With International Women’s Day approaching on March 8, 2021, we are proud to feature and celebrate women currently working in agriculture.
Rachael Long didn’t know “beans about beans” until she began working with a colleague on nutrient management in bean production, which ultimately helped plant the seed for her career in the dry bean industry.
Taylor Pires, Marketing Coordinator at AC&C, recently interviewed Rachael about her experience working in the bean industry. Read the interview below.
AC&C: What is your role in the bean industry?
Rachael: I’m a UC Cooperative Extension Farm Advisor in the Sacramento Valley and I conduct studies on dry bean production. I look for ways to grow beans more sustainably by developing varieties that resist pests and diseases.
AC&C: How did you get involved in the bean industry?
Rachael: I didn’t know beans about beans until I worked with a colleague on nutrient management in bean production and when I found out that beans produce their own nitrogen for plant growth, I was hooked!
AC&C: What do you most enjoy about working in the bean industry?
Rachael: I love all the different types of beans with their interesting shapes, colors, and sizes. I also like working with farmers that grow beans because they really care about their soil!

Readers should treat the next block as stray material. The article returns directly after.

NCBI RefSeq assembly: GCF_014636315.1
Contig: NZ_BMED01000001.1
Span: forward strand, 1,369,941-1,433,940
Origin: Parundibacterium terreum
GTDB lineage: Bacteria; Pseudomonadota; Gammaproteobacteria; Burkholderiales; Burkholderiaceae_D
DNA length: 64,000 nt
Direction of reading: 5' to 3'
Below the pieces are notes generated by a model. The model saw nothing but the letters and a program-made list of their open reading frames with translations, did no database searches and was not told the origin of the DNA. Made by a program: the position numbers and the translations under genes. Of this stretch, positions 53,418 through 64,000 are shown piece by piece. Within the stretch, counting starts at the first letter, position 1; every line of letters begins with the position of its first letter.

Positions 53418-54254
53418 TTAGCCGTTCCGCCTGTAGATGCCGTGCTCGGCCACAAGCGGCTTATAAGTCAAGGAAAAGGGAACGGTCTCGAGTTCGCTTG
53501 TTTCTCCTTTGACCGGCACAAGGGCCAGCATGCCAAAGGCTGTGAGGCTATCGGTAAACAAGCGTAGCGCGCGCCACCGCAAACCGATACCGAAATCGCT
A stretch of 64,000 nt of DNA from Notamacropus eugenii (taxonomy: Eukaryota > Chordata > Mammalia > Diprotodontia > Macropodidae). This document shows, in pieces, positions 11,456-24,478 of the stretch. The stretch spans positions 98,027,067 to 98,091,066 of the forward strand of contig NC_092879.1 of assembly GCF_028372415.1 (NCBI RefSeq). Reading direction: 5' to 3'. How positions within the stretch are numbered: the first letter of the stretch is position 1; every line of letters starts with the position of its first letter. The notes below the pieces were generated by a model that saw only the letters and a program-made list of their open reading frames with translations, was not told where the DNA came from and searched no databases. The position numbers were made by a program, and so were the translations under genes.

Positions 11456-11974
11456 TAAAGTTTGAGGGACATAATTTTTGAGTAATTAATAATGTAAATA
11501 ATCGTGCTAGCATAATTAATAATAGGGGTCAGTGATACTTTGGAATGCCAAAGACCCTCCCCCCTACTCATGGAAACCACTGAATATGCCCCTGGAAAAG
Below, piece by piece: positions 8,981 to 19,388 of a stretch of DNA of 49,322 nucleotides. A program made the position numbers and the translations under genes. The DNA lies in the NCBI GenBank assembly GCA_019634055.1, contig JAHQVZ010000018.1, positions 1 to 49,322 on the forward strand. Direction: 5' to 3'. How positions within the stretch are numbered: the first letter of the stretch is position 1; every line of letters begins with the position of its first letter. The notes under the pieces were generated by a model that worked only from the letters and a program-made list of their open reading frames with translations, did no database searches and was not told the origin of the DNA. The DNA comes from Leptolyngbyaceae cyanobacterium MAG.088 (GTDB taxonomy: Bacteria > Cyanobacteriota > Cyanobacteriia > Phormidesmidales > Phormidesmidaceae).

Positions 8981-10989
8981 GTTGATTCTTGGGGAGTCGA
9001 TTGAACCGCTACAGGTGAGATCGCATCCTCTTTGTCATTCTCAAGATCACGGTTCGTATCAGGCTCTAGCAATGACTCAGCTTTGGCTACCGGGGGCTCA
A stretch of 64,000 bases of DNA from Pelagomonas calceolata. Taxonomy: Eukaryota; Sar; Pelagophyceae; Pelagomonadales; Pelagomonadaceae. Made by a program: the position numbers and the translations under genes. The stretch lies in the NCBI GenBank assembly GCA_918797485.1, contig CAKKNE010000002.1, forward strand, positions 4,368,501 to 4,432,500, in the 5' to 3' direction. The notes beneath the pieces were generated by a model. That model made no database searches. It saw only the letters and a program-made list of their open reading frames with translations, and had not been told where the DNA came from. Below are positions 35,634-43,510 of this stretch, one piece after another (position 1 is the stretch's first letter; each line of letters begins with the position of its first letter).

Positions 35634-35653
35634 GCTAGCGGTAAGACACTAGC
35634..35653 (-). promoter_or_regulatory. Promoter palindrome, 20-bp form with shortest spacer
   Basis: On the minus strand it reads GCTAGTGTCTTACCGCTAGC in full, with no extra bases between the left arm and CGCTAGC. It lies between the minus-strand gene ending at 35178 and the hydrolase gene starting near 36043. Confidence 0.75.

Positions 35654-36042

Beans are so good for our soil because they’re nitrogen-fixing plants!
AC&C: What do you envision for the future of the bean industry?
Rachael: I think the trend is there for lots of new products that use beans, especially plant-based meats. Beans are a great source of inexpensive protein!
AC&C: What are three things you want bean consumers to know?
Rachael: 1) Beans are good for our diet, 2) Healthy for our planet as they are sustainably grown, and 3) They taste good.
AC&C: What is your favorite bean variety and why? Favorite recipe?
Rachael: I like garbanzo beans because they’re great for salad garnishes and I love hummus.
AC&C: Anything we should know about what’s next for the bean industry?
Rachael: We are working hard to develop varieties of pest and disease-resistant beans through natural selection (no Genetically Modified Organisms) to ensure that beans continue to be grown sustainably with few chemical inputs.
Photo: Rachael Long evaluating blackeyes (cowpea) varieties for pest and disease resistance in Colusa County, CA, wearing a National Onion Association hat (she works with onions too!)